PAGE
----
Weekly Standard: Those looking for good news on the fight against Ebola will not find much encouragement from Marine Corps Gen. John F. Kelly, the commander of the U.S. Southern Command. As Jim Garamone of Department of Defense News reports, Kelly told an audience at the National Defense University in Washington, D.C. on Tuesday that, if the disease reaches Central America, “it’s literally, ‘Katie bar the door,’ and there will be mass migration into the United States.” He also said with certainty that “there is no way we can keep Ebola [contained] in West Africa.”
“By the end of the year, there’s supposed to be 1.4 million people infected with Ebola and 62 percent of them dying, according to the [Centers for Disease Control and Prevention]…”
“So, much like West Africa, it will rage for a period of time,” Kelly said.
This is particularly possible scenario if the disease gets to Haiti or Central America, he said. If the disease gets to countries like Guatemala, Honduras or El Salvador, it will cause a panic and people will flee the region, the general said.
“If it breaks out, it’s literally, ‘Katie bar the door,’ and there will be mass migration into the United States,” Kelly said. “They will run away from Ebola, or if they suspect they are infected, they will try to get to the United States for treatment.”
Kelly said that human trafficking could be an additional wrinkle in the battle to contain the disease. He related a disturbing anecdote from a recent visit to Central America where some men from Liberia were headed to the United States:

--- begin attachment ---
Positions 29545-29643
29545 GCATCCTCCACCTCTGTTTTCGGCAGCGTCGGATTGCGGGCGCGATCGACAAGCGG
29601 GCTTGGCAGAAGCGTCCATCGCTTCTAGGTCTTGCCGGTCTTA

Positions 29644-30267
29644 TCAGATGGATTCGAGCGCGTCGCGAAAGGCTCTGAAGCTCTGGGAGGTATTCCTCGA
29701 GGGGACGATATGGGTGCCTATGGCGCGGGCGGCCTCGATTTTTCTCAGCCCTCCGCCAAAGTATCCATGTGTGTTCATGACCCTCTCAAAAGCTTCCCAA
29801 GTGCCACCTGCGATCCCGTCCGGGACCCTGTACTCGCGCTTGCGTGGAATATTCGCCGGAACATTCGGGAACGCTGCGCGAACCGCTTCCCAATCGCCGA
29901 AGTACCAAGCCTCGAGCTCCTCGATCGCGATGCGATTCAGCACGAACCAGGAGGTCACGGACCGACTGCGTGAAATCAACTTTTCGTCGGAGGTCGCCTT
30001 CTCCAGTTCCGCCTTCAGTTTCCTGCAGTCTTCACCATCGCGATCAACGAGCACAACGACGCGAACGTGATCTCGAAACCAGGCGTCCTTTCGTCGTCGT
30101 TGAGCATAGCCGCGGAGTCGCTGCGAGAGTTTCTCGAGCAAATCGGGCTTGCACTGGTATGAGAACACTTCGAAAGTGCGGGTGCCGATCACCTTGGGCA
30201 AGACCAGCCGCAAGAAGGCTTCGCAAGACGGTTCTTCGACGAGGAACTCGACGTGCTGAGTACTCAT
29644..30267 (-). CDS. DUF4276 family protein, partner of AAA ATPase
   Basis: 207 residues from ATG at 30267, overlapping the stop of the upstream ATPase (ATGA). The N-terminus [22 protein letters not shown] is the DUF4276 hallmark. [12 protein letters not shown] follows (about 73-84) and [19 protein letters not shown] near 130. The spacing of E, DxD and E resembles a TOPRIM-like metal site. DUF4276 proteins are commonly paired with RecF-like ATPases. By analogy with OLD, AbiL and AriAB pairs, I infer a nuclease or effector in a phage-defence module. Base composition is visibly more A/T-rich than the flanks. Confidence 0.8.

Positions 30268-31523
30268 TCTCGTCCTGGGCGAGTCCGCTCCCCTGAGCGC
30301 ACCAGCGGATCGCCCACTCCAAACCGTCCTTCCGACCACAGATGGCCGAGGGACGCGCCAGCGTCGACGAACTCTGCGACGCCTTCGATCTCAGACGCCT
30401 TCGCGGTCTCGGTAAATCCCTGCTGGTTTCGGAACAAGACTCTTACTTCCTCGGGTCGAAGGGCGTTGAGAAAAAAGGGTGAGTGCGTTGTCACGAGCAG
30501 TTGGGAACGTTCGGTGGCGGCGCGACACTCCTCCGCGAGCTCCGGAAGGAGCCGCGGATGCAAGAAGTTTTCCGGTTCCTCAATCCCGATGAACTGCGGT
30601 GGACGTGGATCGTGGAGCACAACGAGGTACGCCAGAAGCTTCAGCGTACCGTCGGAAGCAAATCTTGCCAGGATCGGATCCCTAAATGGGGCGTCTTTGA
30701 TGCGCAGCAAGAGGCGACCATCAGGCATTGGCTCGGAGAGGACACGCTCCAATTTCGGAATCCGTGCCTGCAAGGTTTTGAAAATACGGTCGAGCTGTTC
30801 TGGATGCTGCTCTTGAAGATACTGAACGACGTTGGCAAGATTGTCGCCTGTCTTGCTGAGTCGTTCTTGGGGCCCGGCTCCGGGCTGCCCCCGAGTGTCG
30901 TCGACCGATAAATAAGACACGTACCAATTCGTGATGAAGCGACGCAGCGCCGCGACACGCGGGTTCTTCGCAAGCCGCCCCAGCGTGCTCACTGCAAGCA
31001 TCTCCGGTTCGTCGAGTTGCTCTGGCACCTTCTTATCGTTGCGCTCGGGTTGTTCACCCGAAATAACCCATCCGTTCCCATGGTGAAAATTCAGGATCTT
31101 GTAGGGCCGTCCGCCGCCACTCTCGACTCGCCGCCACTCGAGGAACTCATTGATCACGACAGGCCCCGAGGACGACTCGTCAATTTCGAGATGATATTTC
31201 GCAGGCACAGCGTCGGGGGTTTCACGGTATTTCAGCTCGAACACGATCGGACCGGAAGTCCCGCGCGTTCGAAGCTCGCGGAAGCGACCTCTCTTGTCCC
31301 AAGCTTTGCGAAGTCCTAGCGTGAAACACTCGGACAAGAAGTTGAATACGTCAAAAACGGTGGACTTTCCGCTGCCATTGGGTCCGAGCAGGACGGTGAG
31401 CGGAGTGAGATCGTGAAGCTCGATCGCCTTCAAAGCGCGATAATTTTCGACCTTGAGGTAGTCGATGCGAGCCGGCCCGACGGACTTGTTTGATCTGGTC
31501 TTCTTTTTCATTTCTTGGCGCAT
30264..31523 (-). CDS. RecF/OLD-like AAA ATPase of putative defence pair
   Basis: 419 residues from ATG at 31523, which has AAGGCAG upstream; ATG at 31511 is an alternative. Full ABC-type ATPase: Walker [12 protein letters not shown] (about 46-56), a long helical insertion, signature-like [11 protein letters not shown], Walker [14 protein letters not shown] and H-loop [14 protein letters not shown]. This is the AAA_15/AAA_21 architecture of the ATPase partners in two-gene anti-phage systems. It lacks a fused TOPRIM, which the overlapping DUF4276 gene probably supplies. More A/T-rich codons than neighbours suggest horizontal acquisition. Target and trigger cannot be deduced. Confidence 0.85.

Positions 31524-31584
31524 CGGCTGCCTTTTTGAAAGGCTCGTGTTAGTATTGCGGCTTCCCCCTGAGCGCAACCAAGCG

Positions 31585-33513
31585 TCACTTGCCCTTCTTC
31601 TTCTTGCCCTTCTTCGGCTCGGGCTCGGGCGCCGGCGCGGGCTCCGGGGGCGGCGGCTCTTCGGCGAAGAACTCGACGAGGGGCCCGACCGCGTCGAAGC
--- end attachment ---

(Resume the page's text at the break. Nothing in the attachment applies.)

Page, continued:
Also, transnational criminal networks smuggle people and those people can be carrying Ebola, the general said. Kelly spoke of visiting the border of Costa Rica and Nicaragua with U.S. embassy personnel. At that time, a group of men “were waiting in line to pass into Nicaragua and then on their way north,” he recalled.
“The embassy person walked over and asked who they were and they told him they were from Liberia and they had been on the road about a week,” Kelly continued. “They met up with the network in Trinidad and now they were on their way to the United States — illegally, of course.”
Those men, he said, “could have made it to New York City and still be within the incubation period for Ebola.”
Earlier this year, General Kelly gave some chilling testimony about the limitations on the United States’s ability to protect the southern border:
In spring hearings before the Senate and House Armed Services Committees, Kelly said that budgets cuts are “severely degrading” the military’s ability to defend southern approaches to the U.S border. Last year, he said, his task force was unable to act on nearly 75 percent of illicit trafficking events. “I simply sit and watch it go by,” he said. But the potential threats are even greater. Kelly warned that neglect has created vulnerabilities that can be exploited by terrorist groups, describing a “crime-terror convergence” already seen in Lebanese Hezbollah’s involvement in the region.
While Centers for Disease Control director Tom Frieden recently expressed some optimism in the fight against Ebola in West Africa, he acknowledged that “globally, this is going to be a long, hard fight.”